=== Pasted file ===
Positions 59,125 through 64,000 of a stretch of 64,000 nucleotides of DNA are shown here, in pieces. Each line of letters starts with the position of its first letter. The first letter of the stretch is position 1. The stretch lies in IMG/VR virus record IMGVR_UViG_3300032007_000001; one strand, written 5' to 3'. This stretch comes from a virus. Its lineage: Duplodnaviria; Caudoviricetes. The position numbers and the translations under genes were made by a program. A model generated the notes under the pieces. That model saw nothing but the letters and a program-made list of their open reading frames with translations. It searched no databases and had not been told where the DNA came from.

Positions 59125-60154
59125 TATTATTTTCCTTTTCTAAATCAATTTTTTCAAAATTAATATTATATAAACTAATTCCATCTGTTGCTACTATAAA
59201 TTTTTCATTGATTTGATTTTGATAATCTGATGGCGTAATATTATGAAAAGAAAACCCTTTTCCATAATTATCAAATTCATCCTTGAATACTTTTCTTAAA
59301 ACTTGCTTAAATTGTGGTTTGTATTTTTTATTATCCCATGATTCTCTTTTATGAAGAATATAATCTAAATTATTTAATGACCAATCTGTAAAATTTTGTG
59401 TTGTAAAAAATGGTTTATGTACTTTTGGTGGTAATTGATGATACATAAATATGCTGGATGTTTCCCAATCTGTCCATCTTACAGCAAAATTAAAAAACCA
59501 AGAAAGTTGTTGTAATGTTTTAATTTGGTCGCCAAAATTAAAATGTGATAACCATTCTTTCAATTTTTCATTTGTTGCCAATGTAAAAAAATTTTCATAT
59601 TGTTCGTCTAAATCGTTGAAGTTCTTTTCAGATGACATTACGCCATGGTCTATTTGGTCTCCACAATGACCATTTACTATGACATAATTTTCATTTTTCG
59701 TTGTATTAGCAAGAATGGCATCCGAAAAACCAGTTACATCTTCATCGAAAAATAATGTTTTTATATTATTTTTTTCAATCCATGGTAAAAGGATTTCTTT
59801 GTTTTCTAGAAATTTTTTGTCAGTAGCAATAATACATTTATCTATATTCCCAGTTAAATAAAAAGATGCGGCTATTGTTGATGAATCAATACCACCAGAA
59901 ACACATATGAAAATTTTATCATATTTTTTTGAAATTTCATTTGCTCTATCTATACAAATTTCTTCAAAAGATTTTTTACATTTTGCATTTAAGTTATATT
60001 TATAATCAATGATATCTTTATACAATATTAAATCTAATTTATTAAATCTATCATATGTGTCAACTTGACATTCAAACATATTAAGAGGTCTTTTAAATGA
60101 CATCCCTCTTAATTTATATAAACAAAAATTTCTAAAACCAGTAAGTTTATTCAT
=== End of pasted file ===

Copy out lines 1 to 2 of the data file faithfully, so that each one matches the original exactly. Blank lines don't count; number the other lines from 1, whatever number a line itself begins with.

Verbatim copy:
Positions 59,125 through 64,000 of a stretch of 64,000 nucleotides of DNA are shown here, in pieces. Each line of letters starts with the position of its first letter. The first letter of the stretch is position 1. The stretch lies in IMG/VR virus record IMGVR_UViG_3300032007_000001; one strand, written 5' to 3'. This stretch comes from a virus. Its lineage: Duplodnaviria; Caudoviricetes. The position numbers and the translations under genes were made by a program. A model generated the notes under the pieces. That model saw nothing but the letters and a program-made list of their open reading frames with translations. It searched no databases and had not been told where the DNA came from.

Positions 59125-60154